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An object traveling directly toward the center of a black hole crosses the Schwarzschild Radius, and then emits a photon pointing "directly away" from the center of the Black Hole about a nanometer inside and exactly perpendicular to Schwarzschild Radius. Since in the Schwarzschild radius, Space Time is bent such that all paths toward the future lead to the center of the black hole (so directly away can't exist), one can imagine how a photon emitted at the slightest angle would bend toward the center.

One issue with the analogy of a boat moving against a waterfall is that the boat would be traveling at a negative speed (backwards) of that of the boat minus that of the waterfall. But a photon traveling in a vacuum travels at the speed of light, c. So from the reference frame of the BlackHole, would the photon appear to immediately travel toward the center of the BlackHole at the the speed of light? I.e. no difference than if the photon had initially been emitted toward the center of the black hole?

--Regarding fish goes over the waterfall

OR, in this analogy, is the blackhole's reference frame not static, but is the waterfall and moving toward the center the BH due to gravity? So the photon can be traveling "away" from the center of the BH at the speed of light in a reference frame moving toward the BH's center at a speed faster than the speed of light --> and will eventually end up in the center.

Just Read (Hamilton & Lisle 2008), it exactly answered the concept I was driving at with my question. Thank you very much, ProfRob, for the reference. All Set.

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  • $\begingroup$ It would just go "backwards", no bending involved. Also no observer can sit on a photon! $\endgroup$ – m4r35n357 Mar 29 at 17:38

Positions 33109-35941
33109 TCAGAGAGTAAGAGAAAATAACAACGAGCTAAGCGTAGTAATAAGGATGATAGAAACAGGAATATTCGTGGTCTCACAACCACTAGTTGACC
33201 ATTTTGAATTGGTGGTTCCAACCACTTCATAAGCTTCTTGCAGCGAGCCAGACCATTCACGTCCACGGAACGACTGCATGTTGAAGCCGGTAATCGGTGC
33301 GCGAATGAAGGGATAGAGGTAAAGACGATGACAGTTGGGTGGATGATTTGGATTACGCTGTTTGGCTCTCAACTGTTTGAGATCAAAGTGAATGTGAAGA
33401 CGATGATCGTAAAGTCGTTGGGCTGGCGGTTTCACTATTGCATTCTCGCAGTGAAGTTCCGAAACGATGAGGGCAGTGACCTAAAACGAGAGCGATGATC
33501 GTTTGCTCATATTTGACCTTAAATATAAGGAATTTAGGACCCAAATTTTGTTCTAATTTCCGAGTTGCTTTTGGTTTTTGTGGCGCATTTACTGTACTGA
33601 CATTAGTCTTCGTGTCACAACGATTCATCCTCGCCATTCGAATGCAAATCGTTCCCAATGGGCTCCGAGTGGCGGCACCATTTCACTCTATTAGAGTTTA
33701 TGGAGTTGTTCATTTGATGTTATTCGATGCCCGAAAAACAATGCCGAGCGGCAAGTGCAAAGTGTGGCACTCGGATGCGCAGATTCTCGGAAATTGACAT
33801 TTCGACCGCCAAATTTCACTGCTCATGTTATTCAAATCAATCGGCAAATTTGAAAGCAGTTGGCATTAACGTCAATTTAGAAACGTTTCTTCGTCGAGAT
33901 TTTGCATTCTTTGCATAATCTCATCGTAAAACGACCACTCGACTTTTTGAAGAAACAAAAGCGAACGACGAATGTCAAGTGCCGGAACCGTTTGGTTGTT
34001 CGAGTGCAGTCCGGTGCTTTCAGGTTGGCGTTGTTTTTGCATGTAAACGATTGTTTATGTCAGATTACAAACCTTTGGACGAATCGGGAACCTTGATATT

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    $\begingroup$ Light can go at speeds other than c in curved spacetime. $\endgroup$ – m4r35n357 Mar 29 at 21:19
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    $\begingroup$ Only a local inertial observer must measure the speed of light to be $c$. $dr/dt$ is not $c$ in general for Schwarzschild coordinates. The fish swims away from the boat at $c$ according to the observer on the boat. There are no "absolute speeds". $\endgroup$ – ProfRob Mar 29 at 21:43
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As far as the observer emitting the photon is concerned, it travels away from them, at the speed of light. That observer though is falling rapidly towards the singularity (indeed, a stationary observer is impossible at $r<r_s$) and will get there before the light they emitted.

The light is not bent. It makes not one iota of outward progress in terms of the Schwarzschild $r$ coordinate. Its $dr/dt$ is immediately negative.

I understand the conceptual difficulty. Perhaps the best way to think about this is the waterfall analogy (Hamilton & Lisle 2008). If you are on a boat travelling towards a waterfall, and you have a tame fish that is capable of swimming very fast, then you can release it upstream just before you reach the waterfall. It swims away from the boat, but if the water is flowing faster with respect to the waterfall then you and the fish (in that order) are going over the waterfall. In this analogy, the waterfall is the singularity, the speed of the fish with respect to the water is the locally measured speed of light, and the coordinates along the river bank are the Schwarzschild radial coordinates.

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  • $\begingroup$ Thank you for your answer. One issue with the above analogy is that the boat would be traveling at a negative speed (backwards) of that of the boat minus that of the waterfall. But a photon traveling in a vacuum travels at the speed of light, c. So from the reference frame of the BlackHole, would the photon appear to immediately travel toward the center of the BlackHole at the the speed of light? I.e. no difference than if the photon had initially been emitted toward the center of the black hole? $\endgroup$ – Clay Holdsworth Mar 29 at 18:32
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    $\begingroup$ @GuyInchbald there are no massless observers. $\endgroup$ – ProfRob Mar 29 at 19:07
  • $\begingroup$ There is no issue with the analogy. The fish swims away from the boat at whatever speed the fish can swim relative to the boat. It still goes over the waterfall. $\endgroup$ – ProfRob Mar 29 at 19:10
  • $\begingroup$ @GuyInchbald that part of the question has been edited away, so the bone of contention has been removed. $\endgroup$ – ProfRob Mar 30 at 11:47
  • $\begingroup$ @ProfRob So it has. I have deleted my comments on it too, now. $\endgroup$ – Guy Inchbald Mar 30 at 13:46

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